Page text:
The citation will require you to appear in court to answer the charges against you. Some cases commonly involve the issuances of a summons at the time of charging, like shoplifting in Maryland.

Other cases, like assault charges can come by summons issued when a person isn't present at the scene of the crime.

How do I know if I have a summons?

If you have been served a summons, you should receive a copy of the document that includes the details of the charges against you, the date and time you are required to appear in court, and the location of the court.

The description of the charges is captioned "Charging Document" and has the words "STATEMENT OF CHARGES" printed at the top.

If you are unsure whether you have been served a summons or if you have misplaced the document, you can contact the appropriate court or consult with a Maryland criminal defense lawyer to determine your next steps.

If I miss a summons, can the Court re-issue it?

A summons can be re-issued by the Court if it goes un-served. This is discretionary to the Court, and will depend on the charge and the facts of the case.

What if I miss my Court date and get a FTA?

If you miss your scheduled court appearance due to a legitimate reason, the court may re-issue the summons and re-set your Court date, allowing you another opportunity to appear.

However, it is essential to promptly notify the court and provide a valid explanation for your absence. Failure to do so may result in a warrant being issued for your arrest. This is something an attorney can help with.

If I have a warrant, can it be made into a summons?

In some cases, a warrant can be converted into a summons if you or your attorney can demonstrate to the court that you are not a flight risk and are willing to voluntarily appear in court to address the charges.

According to Maryland law "A judge of the District Court or a circuit court, upon a finding of good cause, may recall a warrant issued by a commissioner and issue a summons."

However, the decision to convert a warrant into a summons is at the discretion of the judge and depends on factors such as the nature of the charges, your criminal history, and your ties to the community.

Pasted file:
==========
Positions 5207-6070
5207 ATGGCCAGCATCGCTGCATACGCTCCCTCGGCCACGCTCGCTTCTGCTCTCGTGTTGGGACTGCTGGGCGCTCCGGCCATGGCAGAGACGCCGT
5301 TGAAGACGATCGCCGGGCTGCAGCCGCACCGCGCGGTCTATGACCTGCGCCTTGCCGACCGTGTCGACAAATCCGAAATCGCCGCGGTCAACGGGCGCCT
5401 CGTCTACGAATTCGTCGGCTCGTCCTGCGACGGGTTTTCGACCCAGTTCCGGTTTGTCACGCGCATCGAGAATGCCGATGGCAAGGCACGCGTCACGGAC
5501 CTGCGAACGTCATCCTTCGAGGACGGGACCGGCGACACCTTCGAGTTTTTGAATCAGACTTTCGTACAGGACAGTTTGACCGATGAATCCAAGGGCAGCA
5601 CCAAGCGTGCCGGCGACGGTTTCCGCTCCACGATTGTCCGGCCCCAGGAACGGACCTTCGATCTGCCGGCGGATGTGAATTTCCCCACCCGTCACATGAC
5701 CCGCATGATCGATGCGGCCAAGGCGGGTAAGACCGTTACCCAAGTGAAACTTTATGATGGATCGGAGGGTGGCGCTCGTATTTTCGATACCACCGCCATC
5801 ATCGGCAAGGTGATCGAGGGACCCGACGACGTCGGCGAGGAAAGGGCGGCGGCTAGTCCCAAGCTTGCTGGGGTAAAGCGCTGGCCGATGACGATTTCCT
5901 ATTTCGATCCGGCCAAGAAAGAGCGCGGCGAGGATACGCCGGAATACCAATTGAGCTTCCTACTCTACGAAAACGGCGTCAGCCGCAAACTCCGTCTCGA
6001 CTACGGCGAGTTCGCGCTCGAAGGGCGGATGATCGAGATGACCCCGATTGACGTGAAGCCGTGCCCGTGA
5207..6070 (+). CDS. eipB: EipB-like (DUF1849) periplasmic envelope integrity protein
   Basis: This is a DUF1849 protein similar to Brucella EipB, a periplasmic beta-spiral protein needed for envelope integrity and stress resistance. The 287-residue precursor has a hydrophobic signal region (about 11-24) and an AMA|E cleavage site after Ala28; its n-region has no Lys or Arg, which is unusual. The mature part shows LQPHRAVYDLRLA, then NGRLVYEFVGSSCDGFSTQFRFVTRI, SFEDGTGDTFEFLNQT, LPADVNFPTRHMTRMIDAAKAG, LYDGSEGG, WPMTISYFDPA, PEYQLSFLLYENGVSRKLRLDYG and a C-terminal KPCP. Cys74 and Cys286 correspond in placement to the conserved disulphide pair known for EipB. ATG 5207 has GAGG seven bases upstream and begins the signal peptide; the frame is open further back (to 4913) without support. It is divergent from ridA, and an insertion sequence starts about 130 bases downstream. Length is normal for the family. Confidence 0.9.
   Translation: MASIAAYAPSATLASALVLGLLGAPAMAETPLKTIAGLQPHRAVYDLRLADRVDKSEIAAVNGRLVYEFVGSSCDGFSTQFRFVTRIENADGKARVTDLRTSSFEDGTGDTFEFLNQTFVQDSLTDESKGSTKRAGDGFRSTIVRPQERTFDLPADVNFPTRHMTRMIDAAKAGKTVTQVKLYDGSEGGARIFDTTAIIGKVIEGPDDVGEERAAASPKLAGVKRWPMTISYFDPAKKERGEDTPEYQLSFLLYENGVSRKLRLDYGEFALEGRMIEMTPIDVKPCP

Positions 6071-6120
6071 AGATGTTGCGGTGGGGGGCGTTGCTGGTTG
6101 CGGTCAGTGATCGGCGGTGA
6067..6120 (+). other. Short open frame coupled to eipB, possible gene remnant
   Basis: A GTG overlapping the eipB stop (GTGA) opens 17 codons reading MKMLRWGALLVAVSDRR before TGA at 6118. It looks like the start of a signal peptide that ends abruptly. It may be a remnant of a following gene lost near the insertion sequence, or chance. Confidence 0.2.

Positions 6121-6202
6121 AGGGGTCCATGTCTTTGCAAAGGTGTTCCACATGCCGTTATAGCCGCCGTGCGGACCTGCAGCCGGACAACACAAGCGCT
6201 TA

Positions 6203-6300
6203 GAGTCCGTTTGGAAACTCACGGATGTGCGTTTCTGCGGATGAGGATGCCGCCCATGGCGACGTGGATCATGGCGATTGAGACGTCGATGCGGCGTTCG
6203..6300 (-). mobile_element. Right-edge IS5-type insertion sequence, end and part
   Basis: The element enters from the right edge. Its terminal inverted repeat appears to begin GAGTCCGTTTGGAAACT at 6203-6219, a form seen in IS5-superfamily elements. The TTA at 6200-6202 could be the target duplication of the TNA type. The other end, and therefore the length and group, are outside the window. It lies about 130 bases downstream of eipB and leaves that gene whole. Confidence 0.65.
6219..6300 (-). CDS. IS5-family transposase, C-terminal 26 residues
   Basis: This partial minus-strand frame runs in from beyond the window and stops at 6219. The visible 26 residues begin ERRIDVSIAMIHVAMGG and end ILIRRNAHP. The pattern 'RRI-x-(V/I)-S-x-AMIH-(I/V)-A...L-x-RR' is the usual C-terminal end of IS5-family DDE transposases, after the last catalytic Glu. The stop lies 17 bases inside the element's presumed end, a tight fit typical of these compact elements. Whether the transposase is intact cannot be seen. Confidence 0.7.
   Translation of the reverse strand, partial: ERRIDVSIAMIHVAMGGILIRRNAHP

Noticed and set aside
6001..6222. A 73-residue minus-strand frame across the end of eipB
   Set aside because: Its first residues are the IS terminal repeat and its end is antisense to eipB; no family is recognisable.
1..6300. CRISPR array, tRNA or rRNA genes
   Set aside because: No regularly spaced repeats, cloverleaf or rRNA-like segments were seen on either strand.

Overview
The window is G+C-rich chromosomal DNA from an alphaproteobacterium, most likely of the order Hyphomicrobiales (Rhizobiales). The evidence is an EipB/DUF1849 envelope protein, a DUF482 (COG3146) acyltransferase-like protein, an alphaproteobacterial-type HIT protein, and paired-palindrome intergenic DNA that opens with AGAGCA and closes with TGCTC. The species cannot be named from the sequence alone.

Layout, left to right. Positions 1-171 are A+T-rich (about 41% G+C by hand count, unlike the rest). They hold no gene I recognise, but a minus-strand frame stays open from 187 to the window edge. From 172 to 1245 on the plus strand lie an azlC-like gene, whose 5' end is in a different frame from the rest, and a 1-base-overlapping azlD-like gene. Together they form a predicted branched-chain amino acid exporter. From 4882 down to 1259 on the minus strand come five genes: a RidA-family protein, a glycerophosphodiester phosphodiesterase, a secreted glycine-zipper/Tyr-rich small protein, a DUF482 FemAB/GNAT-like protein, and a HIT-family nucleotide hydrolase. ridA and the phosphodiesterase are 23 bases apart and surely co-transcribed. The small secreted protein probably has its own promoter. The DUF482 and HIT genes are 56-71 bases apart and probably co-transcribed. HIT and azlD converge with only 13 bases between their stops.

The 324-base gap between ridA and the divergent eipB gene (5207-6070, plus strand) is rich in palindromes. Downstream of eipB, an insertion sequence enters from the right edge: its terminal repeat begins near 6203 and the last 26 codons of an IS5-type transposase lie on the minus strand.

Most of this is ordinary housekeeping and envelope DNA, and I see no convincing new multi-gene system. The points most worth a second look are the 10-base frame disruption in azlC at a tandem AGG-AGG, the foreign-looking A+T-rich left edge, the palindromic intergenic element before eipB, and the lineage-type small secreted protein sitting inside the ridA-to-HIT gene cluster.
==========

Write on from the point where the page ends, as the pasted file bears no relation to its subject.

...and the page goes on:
It is crucial to consult with a knowledgeable Maryland criminal defense lawyer to discuss your options and develop a strategy for addressing the warrant.

Speak with a Maryland Criminal Lawyer Today

If you are facing criminal charges and have been issued a summons or warrant, it is crucial to seek the advice of an experienced Maryland criminal defense lawyer.

A skilled attorney can help you navigate the complex legal process, build a strong defense, and negotiate with the prosecution to potentially secure a more favorable outcome, such as reduced charges, a dismissal, or a lighter sentence.

Protect Your Rights and Future

The consequences of a criminal conviction can be severe and long-lasting, including jail time, fines, probation, and a permanent criminal record. By enlisting the assistance of a reputable criminal defense lawyer, you can protect your rights and work towards the best possible outcome for your case.

Schedule a Consultation

Don't wait to get the legal representation you need. Contact a Maryland criminal defense lawyer today to schedule a consultation and discuss your case. Your future may depend on the quality of the legal defense you receive, so it is essential to choose the best lawyer to represent you in court.